Getting out of LAX can be a nightmare. From the moment you exit the plane, you’re lost amid a sea of confusion that hopefully leads to the baggage area and a cab, Uber, or Lyft home. In this guide, we’re going to cover what you need to know about getting an Uber from LAX.
When you arrive at LAX, head to the downstairs part of the arrivals area and take the LAX-It shuttle. If you’re looking to get an Uber from LAX, you’ll need to order it directly to the LAX-It parking lot. Simply open up the Uber app, set your destination, and a driver will be on their way.
The lot is only temporary until LAX can unveil its Automated People Mover in 2023, but until then it’s caused more headaches and congestion than anything. This blog will explain how to get to the LAX-it lot as well as a few other details you need to know.
How To Get Uber From LAX
Until 2019, no one had to worry about how to get Uber from LAX, it was as easy as using the app in any other location. The new system, however, was a nightmare from the outset and it hasn’t gotten much easier. Passengers can find themselves waiting nearly an hour for a ride.
One passenger was even forced to pay $80 for an 8-minute cab ride.
The system is working a little better now, however complaints and annoyances from customers are still regularly heard. They have made some improvements.
If you’ve been to LAX recently, you’ve probably seen the lime green shuttles that move along just outside the terminal. These are the LAX-it shuttles, and they’re pretty hard to miss. During peak hours, the shuttles come every five minutes to every terminal in the airport.
The whole experience should take no more than 15 minutes from when you pick up your baggage.
The LAX-It lot can be found approximately a five-minute walk from Terminal 1. If you’re departing from a terminal further away from the lot, there should be large banners directing you all the way should you choose to walk. From Terminal 7, the lot is about a half-mile distance.
The lot itself has seven pickup lanes for cabs, Uber, Opoli and Lyft. However, unlike from your home or a restaurant where you can just connect with a driver, the app will direct you to wait at the pickup zone.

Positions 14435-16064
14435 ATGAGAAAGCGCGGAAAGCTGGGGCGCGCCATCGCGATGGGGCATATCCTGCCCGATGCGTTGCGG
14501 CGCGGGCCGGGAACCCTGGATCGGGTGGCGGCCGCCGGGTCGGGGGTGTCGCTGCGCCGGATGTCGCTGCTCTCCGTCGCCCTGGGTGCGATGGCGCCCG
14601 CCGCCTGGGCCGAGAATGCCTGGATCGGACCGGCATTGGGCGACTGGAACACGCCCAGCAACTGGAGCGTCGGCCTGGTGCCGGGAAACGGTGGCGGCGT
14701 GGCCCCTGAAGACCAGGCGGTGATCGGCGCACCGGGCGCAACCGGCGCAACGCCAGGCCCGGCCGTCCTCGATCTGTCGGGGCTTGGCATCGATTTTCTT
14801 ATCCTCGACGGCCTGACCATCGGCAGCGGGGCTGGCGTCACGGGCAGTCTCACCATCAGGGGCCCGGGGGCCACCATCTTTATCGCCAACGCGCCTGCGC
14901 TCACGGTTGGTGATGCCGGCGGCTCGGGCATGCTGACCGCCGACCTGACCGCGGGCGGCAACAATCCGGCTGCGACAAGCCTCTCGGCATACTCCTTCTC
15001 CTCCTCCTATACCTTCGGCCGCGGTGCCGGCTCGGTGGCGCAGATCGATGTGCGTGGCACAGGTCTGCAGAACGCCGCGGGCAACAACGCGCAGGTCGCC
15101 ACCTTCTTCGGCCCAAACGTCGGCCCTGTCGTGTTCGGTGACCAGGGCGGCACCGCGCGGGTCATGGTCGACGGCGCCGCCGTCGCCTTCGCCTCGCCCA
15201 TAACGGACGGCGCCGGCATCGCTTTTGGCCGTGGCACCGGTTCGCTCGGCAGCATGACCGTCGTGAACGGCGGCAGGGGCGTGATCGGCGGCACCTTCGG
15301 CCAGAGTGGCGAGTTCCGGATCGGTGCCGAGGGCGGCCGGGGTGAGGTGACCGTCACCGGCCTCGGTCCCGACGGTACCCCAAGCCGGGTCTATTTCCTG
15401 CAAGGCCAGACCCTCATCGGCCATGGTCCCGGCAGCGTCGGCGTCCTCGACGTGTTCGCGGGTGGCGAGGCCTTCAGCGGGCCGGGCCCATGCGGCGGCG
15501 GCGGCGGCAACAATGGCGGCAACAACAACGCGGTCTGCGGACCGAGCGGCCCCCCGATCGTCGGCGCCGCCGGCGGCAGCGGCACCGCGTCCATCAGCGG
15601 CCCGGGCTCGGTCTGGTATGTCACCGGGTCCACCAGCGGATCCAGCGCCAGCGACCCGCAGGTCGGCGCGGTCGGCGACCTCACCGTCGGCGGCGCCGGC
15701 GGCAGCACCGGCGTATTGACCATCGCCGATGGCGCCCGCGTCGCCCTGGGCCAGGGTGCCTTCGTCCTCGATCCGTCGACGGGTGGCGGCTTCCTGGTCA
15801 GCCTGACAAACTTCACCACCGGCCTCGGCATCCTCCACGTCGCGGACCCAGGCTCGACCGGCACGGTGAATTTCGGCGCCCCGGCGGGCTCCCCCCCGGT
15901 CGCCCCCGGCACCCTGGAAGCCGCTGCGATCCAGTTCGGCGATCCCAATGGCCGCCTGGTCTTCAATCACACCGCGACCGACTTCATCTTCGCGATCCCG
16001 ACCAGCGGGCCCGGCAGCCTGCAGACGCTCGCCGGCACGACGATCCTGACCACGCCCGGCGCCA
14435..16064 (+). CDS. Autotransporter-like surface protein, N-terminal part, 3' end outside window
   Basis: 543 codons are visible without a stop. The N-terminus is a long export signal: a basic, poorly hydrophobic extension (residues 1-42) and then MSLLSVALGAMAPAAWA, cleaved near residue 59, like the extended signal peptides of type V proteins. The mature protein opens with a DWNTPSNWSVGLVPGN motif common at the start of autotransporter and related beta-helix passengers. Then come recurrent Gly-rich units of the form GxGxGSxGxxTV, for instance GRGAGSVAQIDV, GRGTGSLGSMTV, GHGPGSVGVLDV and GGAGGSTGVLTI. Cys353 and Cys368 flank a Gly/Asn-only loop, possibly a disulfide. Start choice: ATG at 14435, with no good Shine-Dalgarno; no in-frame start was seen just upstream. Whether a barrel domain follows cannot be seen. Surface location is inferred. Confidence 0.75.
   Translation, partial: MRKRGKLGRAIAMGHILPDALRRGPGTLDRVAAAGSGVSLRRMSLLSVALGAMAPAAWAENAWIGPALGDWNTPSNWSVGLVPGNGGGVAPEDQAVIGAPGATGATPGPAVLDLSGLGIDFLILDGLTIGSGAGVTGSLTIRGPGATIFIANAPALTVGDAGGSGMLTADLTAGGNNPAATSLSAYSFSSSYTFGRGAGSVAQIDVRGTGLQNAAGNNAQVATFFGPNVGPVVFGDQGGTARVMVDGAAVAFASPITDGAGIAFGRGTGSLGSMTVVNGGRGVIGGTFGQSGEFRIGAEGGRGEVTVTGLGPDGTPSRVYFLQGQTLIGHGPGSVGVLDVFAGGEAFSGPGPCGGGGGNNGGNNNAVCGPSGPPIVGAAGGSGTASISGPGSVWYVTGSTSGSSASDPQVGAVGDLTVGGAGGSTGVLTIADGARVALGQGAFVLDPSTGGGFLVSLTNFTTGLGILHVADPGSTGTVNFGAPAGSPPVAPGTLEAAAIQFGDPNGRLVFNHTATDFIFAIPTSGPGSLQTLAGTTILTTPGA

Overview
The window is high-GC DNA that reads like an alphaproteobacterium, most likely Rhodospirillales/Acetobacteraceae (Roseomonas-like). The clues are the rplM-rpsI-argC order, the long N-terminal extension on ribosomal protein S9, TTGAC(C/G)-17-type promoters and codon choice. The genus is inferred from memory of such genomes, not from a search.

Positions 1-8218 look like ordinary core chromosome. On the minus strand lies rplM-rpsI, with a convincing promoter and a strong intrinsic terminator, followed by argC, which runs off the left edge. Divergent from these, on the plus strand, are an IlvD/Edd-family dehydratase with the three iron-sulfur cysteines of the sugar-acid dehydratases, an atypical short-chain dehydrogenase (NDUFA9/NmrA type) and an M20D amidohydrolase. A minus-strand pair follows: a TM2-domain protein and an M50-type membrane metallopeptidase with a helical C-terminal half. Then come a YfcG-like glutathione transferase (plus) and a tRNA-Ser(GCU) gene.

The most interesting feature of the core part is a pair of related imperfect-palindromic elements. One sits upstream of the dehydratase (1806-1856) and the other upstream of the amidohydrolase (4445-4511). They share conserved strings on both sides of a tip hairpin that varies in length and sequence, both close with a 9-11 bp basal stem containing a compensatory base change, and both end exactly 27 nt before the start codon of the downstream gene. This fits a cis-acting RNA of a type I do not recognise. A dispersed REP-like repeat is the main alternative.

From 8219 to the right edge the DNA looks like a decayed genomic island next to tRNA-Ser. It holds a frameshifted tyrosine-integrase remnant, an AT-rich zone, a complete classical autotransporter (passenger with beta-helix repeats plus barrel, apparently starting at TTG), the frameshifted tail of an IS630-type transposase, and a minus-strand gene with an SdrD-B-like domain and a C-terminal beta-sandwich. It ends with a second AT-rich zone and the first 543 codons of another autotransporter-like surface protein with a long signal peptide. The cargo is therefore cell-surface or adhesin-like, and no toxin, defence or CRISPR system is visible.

Los Angeles can be an oppressively hot city, but they’ve done what they can to make the wait as comfortable as possible. The airport included four restrooms, umbrellas and benches. On some days, food trucks swing by the area to feed waiting passengers.
Finding A Ride
After finding your luggage, log into the Uber app on your phone. The app will tell you which specific pick-up zone your driver is in. On hours when the airport is busiest, rather than being paired with a driver, you’ll receive a 6-digit pin code to match you with your driver, who has been background checked in advance.
If you have any difficulties, attendants wearing lime green LAX-It vests are there to assist you. Lyft and Uber also have staff on-site in pink and black vests, respectively.
There are seven lanes, color-coded, for each rideshare service. They are currently as follows, and it’s unlikely any change will happen soon:
Lane 1 (Yellow) – Taxis and Opoli
Lane 2-4 (Green) – Uber and Uberpool
Lane 5-7 (Pink) – Lyft
Warning: Price Surges
Remember the passenger who was forced to pay $80 for a short ride? The complaints about wait times at the LAX-It lot are coming both from passengers and rideshare drivers, who resent waiting for maybe one fare an hour.
Note: Uber Pass is a great way to avoid these price surges.
Rideshare drivers need a little incentive to actually go to the LAX-It lot and this has led to some irregular price surges. If you really don’t want to deal with the hassle the LAX-It lot has created, then it might be best to rent or park a car at the airport before you arrive.
Unfortunately, things such as the lot are necessary to control the flow of traffic. The lot was initially created to clear congestion, which it unbelievably has in some areas of the airport. It’s just too much of a headache for most passengers to deal with, especially if they’re getting off a painfully long plane ride.
Still, there was no other alternative. Almost 100,000 cars travel through the LAX terminal loop daily, creating a constant traffic jam. They clearly had to take drastic measures, and until the Automated People Mover is in place, the LAX-It lot will have to suffice.